In pretty much almost every game in my experience, character survival, followed closely by defeating the GM's big villain are the sum total of the goals of the game.  As long as you walk away, you win and if you beat up the bad guy, bonus for you.  

Sorcerer ain't like that.

Sorcerer forces you to say to yourself 'My character will not be safe.  I will willingly throw them into bad situations.  I will make trouble for my PC.  I will cause no end of fear for my PC and I will revel in the experience.'

I guess I look on a propsed story where a couple minor hoodlums learn to summon demons, do so, then use the incredible powers they now have to knock over an OTB out of state for beer money every other week but otherwise lay low like I would see a story about barry Allen discovering he has super-speed only to become an independant auto mechanic so he can do a day's work in 5 minutes and spend the rest of the day watching sports on the couch.  Is it something a real person might do?  Sure.  Could it be considered a reasonable thing to do?  Absolutely.  Does it make for a fun, exciting story?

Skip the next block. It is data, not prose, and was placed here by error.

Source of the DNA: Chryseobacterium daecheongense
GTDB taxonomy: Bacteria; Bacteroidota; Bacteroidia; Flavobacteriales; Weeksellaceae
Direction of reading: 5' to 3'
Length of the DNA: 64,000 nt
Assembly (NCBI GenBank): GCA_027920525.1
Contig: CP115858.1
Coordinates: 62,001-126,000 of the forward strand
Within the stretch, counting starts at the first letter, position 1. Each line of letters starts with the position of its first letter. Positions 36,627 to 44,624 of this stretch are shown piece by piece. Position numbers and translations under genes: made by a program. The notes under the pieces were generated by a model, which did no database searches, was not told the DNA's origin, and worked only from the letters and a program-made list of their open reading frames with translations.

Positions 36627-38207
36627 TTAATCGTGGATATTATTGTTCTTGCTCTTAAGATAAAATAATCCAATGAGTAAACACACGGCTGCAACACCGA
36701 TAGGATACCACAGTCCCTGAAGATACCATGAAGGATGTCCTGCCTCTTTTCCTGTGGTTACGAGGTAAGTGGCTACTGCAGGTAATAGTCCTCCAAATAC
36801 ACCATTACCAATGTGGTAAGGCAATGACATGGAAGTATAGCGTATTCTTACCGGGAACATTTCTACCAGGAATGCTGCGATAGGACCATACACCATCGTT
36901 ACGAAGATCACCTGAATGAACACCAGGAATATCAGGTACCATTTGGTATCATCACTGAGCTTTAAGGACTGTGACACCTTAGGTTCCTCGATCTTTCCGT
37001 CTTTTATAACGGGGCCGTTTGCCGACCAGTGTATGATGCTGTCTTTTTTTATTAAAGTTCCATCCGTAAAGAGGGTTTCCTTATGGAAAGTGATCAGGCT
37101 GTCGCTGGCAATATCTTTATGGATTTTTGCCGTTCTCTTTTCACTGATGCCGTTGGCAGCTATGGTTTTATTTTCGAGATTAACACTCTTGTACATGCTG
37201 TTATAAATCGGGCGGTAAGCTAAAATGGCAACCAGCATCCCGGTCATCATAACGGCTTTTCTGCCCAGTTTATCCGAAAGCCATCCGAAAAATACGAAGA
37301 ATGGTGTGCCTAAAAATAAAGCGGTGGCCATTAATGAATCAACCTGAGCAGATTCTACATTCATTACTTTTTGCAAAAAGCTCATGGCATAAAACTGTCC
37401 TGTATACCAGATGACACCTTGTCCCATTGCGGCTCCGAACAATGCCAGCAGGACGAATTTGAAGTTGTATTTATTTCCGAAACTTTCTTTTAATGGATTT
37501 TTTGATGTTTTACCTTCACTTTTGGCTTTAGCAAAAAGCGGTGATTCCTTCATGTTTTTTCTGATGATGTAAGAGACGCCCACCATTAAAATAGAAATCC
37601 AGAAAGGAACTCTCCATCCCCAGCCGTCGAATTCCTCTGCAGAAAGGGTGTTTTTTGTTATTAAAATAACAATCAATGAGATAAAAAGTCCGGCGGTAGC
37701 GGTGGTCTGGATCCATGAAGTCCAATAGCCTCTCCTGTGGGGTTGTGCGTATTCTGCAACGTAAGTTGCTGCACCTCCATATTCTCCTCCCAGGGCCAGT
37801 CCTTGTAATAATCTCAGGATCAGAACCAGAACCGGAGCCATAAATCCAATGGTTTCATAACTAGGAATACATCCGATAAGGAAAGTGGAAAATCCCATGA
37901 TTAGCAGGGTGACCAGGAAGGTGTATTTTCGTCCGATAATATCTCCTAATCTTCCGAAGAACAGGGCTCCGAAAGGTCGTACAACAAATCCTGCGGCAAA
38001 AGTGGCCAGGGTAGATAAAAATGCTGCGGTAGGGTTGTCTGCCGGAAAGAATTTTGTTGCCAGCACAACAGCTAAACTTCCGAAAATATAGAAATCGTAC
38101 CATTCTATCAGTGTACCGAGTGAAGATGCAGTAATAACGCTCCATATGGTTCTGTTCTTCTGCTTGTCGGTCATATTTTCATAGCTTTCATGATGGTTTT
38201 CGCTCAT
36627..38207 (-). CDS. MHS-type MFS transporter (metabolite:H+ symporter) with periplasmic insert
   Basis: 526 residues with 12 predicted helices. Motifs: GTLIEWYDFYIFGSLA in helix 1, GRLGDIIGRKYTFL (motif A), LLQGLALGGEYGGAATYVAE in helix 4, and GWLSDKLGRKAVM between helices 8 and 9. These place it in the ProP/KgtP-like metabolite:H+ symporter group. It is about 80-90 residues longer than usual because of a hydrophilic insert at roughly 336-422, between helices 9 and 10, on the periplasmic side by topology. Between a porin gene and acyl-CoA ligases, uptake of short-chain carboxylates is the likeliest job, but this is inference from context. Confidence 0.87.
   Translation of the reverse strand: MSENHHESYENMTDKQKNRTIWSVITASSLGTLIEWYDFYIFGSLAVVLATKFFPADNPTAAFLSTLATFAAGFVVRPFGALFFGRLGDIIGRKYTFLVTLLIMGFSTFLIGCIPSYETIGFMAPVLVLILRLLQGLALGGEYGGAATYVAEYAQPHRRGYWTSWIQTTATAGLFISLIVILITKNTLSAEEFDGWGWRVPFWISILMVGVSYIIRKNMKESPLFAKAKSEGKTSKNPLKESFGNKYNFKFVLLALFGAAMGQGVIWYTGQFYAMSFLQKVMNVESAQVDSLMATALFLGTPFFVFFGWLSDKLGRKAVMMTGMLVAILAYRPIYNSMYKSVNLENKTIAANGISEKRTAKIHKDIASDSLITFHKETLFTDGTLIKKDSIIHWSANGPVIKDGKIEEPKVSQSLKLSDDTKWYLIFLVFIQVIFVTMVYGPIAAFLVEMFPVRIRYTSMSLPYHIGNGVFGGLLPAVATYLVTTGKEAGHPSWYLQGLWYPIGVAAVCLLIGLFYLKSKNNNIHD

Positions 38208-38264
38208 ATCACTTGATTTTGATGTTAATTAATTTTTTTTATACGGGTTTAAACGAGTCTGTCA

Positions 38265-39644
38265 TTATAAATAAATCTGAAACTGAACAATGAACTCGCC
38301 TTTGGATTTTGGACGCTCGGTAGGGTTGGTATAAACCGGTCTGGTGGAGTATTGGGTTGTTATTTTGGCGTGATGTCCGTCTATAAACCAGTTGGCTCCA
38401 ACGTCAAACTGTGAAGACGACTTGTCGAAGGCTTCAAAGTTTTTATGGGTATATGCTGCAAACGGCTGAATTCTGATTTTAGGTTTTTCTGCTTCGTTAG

Hell no.

Umm, I seem to be rambling a bit.  To close, let me tell you about the latest issue of Hawkeye, Marvel's ancient archer.  After a recap of Clint Barton's story to date (put on costume, got into trouble a lot) "And after all that, one thing hasn't changed for Clint Barton.  He has an insatiable need to get involved - to right wrongs - and to help others.  Maybe it's because every time he looks in the mirror, he thinks he doesn't measure up?  Or maybe it's just because, like a cop or a fireman, you are what you are.  And Clint barton is a hero."

Your PC is a protagonist.  They must get out there.  They must get involved.  They cannot be safe.